U.K. retail giant Woolworths Group has posted a loss of £99.7 million ($178.04 million) for the six months to Aug. 2.

The interim results today (Sept. 17) show that losses have widened from the £63.8 million ($113.95 million) pre-tax loss for the first half of 2007, prompting Woolworths to suspend its dividend payment.

Woolworths, which sells products ranging from sweets to DVDs and CDs, saw like-for-like retail sales down 3.2% to £660.7 million ($1.18 billion) compared to a year ago.

The group said its other businesses - EUK, which distributes CDs, DVDs, computer games and books, and 2 entertain, its DVD publishing joint venture with BBC Worldwide - are performing better than the retail division. First half sales at 2 entertain are up 13.2%, while total sales at EUK increased by 0.3% for the same period. Overall, group revenues declined 3% to £1.107 billion ($1.978 billion).

"For the first half of the year EUK and 2 entertain are performing ahead of our expectations, while Woolworths Retail manifestly is not," said group chairman Richard North in a statement. "However, the Board believes that the strength of our entertainment businesses provides a solid platform of profitability from which the turnaround of the retail business can be based.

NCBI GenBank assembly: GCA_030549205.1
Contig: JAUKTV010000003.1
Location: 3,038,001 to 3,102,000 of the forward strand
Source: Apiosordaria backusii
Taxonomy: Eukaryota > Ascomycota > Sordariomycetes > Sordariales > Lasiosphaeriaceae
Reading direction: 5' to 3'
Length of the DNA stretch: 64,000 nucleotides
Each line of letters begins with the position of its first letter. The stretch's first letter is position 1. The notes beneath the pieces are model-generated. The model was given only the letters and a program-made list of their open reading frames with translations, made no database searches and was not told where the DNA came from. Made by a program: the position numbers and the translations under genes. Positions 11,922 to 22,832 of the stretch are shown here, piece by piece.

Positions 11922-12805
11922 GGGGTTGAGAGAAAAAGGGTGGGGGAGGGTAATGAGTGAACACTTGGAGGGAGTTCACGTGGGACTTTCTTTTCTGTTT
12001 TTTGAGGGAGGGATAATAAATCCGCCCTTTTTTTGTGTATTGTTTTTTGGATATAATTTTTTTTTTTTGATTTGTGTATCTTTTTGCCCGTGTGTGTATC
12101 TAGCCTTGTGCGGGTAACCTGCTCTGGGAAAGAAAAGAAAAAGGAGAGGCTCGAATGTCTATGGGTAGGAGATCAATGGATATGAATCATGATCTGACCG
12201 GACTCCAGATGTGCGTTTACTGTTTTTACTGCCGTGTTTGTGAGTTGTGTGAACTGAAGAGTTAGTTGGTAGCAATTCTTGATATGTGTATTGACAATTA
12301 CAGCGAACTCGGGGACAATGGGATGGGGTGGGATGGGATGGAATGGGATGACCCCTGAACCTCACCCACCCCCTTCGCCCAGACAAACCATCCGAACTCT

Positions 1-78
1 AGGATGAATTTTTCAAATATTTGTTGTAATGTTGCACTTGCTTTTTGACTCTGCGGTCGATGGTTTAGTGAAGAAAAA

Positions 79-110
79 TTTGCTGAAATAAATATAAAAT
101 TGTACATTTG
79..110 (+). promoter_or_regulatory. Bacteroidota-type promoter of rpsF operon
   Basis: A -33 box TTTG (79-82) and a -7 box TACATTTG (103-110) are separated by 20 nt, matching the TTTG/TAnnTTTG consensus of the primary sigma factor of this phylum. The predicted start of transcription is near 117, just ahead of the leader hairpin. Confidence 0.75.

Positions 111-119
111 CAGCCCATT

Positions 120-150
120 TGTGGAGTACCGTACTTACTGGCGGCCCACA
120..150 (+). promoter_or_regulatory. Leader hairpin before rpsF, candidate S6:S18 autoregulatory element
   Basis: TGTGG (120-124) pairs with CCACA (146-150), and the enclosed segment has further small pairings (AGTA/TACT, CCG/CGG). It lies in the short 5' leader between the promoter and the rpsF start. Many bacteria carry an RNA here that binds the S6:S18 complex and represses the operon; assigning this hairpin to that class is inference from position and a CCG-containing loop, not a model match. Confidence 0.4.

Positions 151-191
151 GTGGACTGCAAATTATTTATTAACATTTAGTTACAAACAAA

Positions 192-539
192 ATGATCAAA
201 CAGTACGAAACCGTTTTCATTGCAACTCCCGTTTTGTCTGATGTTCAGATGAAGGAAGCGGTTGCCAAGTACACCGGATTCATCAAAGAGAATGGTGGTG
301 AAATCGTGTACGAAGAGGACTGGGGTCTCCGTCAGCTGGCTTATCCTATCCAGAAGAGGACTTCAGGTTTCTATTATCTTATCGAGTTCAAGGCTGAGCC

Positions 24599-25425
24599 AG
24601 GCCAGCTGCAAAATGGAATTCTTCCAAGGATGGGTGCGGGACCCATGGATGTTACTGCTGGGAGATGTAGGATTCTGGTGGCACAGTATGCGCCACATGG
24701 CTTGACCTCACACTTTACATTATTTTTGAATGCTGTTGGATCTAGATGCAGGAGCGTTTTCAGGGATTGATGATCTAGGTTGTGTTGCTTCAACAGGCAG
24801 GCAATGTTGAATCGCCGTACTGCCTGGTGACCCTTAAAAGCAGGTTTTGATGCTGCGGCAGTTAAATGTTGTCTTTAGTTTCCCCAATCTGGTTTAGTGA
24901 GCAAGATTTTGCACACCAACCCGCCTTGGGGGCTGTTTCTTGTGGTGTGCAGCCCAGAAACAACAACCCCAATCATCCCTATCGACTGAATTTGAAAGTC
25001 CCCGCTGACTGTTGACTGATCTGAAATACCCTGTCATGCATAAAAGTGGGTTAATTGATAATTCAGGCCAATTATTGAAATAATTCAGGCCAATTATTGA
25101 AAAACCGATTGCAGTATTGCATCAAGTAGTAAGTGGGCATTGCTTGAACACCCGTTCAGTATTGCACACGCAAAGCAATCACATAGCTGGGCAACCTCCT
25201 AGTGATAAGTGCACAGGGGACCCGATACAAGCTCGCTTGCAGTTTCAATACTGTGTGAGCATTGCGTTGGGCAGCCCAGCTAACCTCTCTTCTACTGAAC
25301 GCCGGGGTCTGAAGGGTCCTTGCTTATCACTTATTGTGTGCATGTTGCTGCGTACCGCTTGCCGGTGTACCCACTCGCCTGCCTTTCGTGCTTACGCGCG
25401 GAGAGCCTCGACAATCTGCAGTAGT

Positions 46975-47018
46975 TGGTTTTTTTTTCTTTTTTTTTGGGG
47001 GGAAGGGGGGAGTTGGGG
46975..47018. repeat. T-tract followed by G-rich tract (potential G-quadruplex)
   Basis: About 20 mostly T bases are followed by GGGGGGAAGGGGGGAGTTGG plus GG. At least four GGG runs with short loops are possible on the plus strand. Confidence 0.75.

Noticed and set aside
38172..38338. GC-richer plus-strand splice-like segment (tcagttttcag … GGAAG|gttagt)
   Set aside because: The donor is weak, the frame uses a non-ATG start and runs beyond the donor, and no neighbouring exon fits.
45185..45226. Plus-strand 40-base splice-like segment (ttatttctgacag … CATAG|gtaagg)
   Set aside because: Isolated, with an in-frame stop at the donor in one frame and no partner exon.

Newly appointed chief executive Steve Johnson is carrying out a strategic review of the retail division.

"Right now, this business does not require lots of new strategic initiatives, it requires a good dose of basic shop keeping and attention to the detail of retailing," added Johnson in a statement. "Everyone in Woolworths is clear that our first priority - in all parts of the Group - is delivering a successful Christmas for our customers."

Woolworths traditionally performs better in the second half of the year because of increased sales at Christmas. The group said like-for-like sales for the first six weeks of the second half of 2008 are up 0.4%.

North said he is open to talks with third parties on the future of the group's 815-store retail operation, but he added that the business is not up for sale. Last month Woolworths rejected and indicative offer of £50 million ($89.35 million) for the retail business from a consortium headed by Malcolm Walker, boss of the Iceland supermarket chain.